Specially-adapted trikes bring a world of adventure to disabled three-year-olds (From Watford Observer)
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'These are going to make such a massive difference'
Joyful cries ring out as three-year-old twins Rebecca and Jack pedal their tricycles across the lawns of an Abbots Langley housing development, looking for all the world like any other children their age.
But the twins were both diagnosed with a form of cerebral palsy just after their second birthday and the bikes they are riding were specially designed to suit their needs.
The trikes were bought secondhand and broken before being modified by engineers at an Abbots Langley charity – a process paid for by a £550 donation from the Watford Lions.
Design and Manufacture for Disability (DEMAND) completely refurbished the tricycles and modified them to allow Rebecca and Jack to play as any other child would. The cycles are also designed to help them to build up muscles in their legs while they play.
During a presentation on Monday (September 3) at the charity’s base in the former chapel on the site of the old Leavesden Hospital, dad and full-time carer Kevin Latham, 52, said he was overjoyed at the donation.
He said: "These are going to make such a massive difference. We have had them for a few months now and we go riding in the streets and around Bury Lake in Rickmansworth.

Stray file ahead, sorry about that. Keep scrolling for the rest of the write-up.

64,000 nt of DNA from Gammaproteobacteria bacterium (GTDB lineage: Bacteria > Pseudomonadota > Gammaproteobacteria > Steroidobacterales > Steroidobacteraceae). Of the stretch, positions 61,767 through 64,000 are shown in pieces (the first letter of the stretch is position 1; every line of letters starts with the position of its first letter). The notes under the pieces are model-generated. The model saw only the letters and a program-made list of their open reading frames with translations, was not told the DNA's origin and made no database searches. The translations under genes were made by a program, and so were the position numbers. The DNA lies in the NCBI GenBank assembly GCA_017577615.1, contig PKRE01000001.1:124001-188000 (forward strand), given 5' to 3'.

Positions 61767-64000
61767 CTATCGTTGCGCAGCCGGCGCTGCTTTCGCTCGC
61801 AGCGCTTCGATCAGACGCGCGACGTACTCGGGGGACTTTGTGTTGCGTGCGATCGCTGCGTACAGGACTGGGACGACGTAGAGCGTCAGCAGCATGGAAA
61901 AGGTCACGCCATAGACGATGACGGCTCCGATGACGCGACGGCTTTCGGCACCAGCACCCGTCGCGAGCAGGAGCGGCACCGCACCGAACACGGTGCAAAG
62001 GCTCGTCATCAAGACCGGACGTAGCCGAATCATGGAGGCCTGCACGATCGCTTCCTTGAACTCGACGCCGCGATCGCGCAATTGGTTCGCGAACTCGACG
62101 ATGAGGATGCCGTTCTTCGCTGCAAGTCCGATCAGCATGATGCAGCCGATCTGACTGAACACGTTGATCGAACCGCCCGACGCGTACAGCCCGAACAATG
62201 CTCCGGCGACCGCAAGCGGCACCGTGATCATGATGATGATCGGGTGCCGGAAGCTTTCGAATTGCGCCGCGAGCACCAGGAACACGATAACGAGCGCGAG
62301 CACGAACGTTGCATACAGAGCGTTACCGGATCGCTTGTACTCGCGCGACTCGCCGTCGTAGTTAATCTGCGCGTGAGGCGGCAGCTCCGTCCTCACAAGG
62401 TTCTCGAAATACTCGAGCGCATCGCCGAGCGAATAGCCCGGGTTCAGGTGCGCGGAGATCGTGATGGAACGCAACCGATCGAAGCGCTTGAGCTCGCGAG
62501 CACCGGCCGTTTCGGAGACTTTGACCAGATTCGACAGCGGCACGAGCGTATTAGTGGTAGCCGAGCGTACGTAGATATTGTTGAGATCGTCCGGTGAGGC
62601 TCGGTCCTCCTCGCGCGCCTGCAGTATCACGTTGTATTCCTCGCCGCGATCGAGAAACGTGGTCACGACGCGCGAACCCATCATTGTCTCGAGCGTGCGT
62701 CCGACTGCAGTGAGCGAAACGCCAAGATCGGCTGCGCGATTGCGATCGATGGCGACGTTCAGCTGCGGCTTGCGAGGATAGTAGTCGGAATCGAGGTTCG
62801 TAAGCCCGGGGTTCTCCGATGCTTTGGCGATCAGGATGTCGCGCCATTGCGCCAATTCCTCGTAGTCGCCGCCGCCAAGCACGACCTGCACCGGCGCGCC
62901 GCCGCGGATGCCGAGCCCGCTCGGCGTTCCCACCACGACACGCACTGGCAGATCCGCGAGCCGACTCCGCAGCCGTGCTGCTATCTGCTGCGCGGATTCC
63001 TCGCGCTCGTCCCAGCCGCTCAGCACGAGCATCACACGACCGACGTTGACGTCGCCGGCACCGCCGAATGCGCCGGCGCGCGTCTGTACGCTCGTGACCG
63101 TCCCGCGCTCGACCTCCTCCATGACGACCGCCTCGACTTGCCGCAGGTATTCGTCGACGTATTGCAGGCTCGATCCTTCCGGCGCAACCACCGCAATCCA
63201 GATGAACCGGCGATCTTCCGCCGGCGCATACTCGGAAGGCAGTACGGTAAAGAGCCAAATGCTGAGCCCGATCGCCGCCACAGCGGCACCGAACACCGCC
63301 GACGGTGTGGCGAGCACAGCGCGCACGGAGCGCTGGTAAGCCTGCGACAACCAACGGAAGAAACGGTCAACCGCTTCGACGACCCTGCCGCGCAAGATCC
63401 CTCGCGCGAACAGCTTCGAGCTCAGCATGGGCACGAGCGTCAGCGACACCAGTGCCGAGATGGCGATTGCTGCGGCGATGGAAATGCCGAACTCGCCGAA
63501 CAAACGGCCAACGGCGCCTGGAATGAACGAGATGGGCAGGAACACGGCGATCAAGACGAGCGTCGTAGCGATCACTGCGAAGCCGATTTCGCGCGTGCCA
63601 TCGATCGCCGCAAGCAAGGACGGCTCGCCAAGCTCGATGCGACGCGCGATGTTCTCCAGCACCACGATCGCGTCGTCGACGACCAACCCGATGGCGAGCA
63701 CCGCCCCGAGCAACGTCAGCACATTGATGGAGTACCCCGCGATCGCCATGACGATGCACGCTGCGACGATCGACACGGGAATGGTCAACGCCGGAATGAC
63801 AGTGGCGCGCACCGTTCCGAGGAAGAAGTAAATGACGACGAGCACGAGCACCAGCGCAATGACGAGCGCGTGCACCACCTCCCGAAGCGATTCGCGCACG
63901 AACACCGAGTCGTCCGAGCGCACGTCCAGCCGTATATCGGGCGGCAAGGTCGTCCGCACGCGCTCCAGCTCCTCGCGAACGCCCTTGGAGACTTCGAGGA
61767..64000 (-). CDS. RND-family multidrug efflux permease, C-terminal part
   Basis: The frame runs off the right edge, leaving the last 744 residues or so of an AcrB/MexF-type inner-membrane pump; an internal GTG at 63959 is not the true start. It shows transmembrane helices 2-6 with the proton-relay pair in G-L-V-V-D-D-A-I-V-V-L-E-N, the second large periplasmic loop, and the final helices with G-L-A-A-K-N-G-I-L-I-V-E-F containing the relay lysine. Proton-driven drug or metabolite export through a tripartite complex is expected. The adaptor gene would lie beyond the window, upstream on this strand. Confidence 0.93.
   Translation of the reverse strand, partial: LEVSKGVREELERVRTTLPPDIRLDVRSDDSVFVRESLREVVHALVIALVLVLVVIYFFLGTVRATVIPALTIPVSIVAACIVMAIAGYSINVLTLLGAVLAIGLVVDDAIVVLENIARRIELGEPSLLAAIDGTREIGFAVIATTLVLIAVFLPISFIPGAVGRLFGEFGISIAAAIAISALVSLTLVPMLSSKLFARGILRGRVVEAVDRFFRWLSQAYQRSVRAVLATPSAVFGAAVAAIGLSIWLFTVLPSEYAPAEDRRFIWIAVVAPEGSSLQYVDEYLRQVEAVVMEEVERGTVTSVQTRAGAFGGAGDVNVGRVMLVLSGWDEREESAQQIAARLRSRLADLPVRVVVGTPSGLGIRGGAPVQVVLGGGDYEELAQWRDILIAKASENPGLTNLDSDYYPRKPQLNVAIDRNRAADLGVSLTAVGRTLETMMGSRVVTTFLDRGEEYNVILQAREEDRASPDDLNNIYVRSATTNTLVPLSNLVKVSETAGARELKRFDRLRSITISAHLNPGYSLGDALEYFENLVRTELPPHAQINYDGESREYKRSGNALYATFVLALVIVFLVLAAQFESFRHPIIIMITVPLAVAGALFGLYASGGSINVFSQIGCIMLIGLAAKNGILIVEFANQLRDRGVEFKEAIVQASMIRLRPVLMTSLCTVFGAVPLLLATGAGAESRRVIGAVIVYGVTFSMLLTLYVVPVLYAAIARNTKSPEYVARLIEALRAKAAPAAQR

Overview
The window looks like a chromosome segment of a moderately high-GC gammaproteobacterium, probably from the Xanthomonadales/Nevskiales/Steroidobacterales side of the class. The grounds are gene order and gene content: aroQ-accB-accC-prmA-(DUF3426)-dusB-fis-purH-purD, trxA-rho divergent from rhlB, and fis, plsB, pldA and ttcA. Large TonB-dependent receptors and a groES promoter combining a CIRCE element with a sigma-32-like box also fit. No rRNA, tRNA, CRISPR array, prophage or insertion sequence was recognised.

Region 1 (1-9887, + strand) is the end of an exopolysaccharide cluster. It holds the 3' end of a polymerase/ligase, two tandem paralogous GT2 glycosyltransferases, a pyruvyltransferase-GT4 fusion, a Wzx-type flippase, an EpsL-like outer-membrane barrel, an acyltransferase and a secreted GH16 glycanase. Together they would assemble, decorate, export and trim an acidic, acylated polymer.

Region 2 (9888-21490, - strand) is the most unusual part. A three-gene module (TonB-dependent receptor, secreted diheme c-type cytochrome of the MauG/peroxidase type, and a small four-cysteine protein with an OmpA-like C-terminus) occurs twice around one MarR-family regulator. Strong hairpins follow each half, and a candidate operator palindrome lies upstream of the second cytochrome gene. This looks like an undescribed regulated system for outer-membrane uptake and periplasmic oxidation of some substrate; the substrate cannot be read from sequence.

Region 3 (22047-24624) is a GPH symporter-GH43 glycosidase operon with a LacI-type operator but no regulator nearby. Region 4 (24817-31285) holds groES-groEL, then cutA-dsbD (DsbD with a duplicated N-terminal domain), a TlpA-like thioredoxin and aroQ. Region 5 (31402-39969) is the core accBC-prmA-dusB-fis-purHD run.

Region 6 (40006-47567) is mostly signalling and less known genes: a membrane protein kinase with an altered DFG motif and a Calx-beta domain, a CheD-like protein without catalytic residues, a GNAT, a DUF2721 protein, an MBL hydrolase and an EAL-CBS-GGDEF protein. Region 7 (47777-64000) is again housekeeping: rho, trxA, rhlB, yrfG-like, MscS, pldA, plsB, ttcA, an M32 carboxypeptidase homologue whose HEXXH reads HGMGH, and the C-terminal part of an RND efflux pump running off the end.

"It is now just a normal activity for them. They enjoy it and it has made a tremendous difference to them."
The twins’ mother Caroline, 32, a finance manager, said: "They are bright, happy, children who get stuck in at their local playgroup, have learned their colours and numbers and love to read. We are so proud of them.
"Put them with any bunch of kids their age and you wouldn’t easily pick them out - except when the running around starts. Jack and Rebecca have to crawl or grab their walking frames to join in. It’s heartbreaking to watch them trying to keep up."
The family, who live in Hangar Ruding, Carpenders Park, are currently fundraising to pay for Rebecca and Jack to travel to America for selective dorsal rhizotomy (SDR) treatment - a procedure that will cost £25,000-£30,000 for each child.
Denise Gillies of DEMAND said the charity carried out a number of commissions for converting second-hand equipment to accommodate disabilities but relies on word-of-mouth to get its message across.
She said: "One size does not fit all and often there is an engineering solution available but where there isn’t, we make things from scratch.
"I hope the success of the Paralympics is going to lead to an increase in awareness and enable us to reach more people.
"We already give talks in schools about our services and one of our sources of revenue is making boccia ramps exactly like those used in the Paralympics."
David Warren, chairman of services at Watford Lions, said: "The Lions funded the purchase of the machines. This is something that has been talked about for quite a while. Hopefully the children will have very good times on the trikes."
To donate to the twins’ cause, please visit: http://www.dreamtowalk.co.uk/
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